First Funding – Early Support
Early Support and Encouragement
The funding for these early inspection robots was provided by the TVA and the Electric Power Research Institute (EPRI). Between 1999 and 2006, Drs. Canfield and Beard developed and tested a wide variety of inspection robot prototypes. They were helped by numerous TennTech students including Matt Stefanick and Neil White.
Working with TVA and EPRI, Drs. Canfield and Beard and TennTech students built a number of mobile climbing robots. The designs were starting to resemble small tractors. Their caterpillar feet were made of magnets instead of plastics. Their tool attachments were transducers not bush hogs. They were becoming “inspection tractors.”
The TennTech team would bring these “tractors” to TVA facilities to test. Many of these tests were performed in giant tanks used at coal fired power plants. Field tests presented a number of challenges including:
· Debris caked surfaces,
· Uneven surfaces,
· Curved surfaces,
· Protruding or attached surface obstructions,
· Wet surfaces,
· Painted surfaces (clients did not want surface scratched),
· Hot surfaces,
· Clod surfaces,
· Hard to access areas
Along the way some of TennTech’s most promising engineering students helped address these challenges. They included: Andrew Bryant, Justin Stacy, Tristan Hill and Aaron O’Toole. Mr. Bryant stayed on with the team and eventually joined RTT.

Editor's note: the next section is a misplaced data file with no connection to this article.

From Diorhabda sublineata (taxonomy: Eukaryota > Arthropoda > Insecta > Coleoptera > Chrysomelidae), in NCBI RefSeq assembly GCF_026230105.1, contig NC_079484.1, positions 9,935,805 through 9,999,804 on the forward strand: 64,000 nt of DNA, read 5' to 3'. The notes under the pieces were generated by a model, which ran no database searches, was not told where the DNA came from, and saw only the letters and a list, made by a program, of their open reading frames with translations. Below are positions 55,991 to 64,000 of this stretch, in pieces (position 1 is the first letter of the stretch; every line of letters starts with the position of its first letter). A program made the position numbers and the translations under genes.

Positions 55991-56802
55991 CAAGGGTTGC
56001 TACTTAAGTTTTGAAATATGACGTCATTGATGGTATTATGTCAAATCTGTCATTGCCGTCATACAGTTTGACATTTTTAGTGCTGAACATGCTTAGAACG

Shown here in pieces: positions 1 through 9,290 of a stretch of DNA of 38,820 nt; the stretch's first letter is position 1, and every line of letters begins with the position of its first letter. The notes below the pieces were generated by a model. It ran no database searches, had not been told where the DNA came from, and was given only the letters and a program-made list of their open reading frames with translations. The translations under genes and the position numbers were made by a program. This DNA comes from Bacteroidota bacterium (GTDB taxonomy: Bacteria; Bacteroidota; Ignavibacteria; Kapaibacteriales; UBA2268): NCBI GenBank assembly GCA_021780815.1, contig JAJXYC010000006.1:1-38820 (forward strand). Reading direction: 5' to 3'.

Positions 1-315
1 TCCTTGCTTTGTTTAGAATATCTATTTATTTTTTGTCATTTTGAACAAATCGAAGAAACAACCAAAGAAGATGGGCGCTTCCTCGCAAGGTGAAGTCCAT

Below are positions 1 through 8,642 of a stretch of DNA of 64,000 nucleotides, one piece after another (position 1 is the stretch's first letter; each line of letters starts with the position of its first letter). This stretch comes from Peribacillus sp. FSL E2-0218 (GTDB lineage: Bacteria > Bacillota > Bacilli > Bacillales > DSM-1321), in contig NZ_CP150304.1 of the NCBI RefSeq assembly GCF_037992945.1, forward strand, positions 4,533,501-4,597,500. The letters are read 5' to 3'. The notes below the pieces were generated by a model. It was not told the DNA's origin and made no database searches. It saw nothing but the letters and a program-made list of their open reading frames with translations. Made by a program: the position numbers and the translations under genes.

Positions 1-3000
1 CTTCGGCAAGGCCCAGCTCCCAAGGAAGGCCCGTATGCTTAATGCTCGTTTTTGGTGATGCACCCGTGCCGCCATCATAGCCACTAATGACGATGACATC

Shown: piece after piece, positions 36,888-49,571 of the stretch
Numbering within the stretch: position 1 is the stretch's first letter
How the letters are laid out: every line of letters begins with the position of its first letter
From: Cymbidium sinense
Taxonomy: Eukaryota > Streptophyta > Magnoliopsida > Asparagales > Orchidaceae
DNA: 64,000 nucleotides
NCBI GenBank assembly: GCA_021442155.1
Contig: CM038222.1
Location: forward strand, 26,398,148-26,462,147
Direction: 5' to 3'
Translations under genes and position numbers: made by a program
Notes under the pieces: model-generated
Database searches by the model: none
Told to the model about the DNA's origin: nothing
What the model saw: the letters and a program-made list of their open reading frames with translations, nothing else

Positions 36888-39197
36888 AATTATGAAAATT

Both the TVA and EPRI were encouraging of the progress being made. From their perspective, finding ways to perform inspections in dangerous environments was a high priority. All utilities face massive health costs related to injuries and unhealthy environmental conditions. It didn’t hurt that automation enhanced inspections took less time, acquired more measurements and eliminated expensive set up costs (scaffolding, climbing gear, etc.).
As the team began writing up reports and presenting results from these early activities, interest in the tractor platform grew. Calls started to come in from people in industries unrelated to utilities. Organizations were calling and asking if the tractor platform might be able to support welding, painting, coating, cutting and medical challenges.
One of the calls received about the tractor capabilities came from the Edison Welding Institute (EWI). EWI develops and applies manufacturing technology innovation within the manufacturing industry. EWI was working with the Navy Joining Center and several large shipbuilders to determine if automated welding systems could replace manual welding techniques. After vetting RTT’s capabilities and technology, EWI asked RTT to join in a Navy project involving construction techniques on a new class of navy destroyer – the DDG-1000.
It was clear that the tractor platform was resonating with people seeking industrial solutions. However, it was also clear that the challenges encountered in the field related to inspections were becoming difficult to solve, especially for students and part-time workers. It was clear to Drs. Beard and Canfield that they would need to start a company to address and resolve these challenges.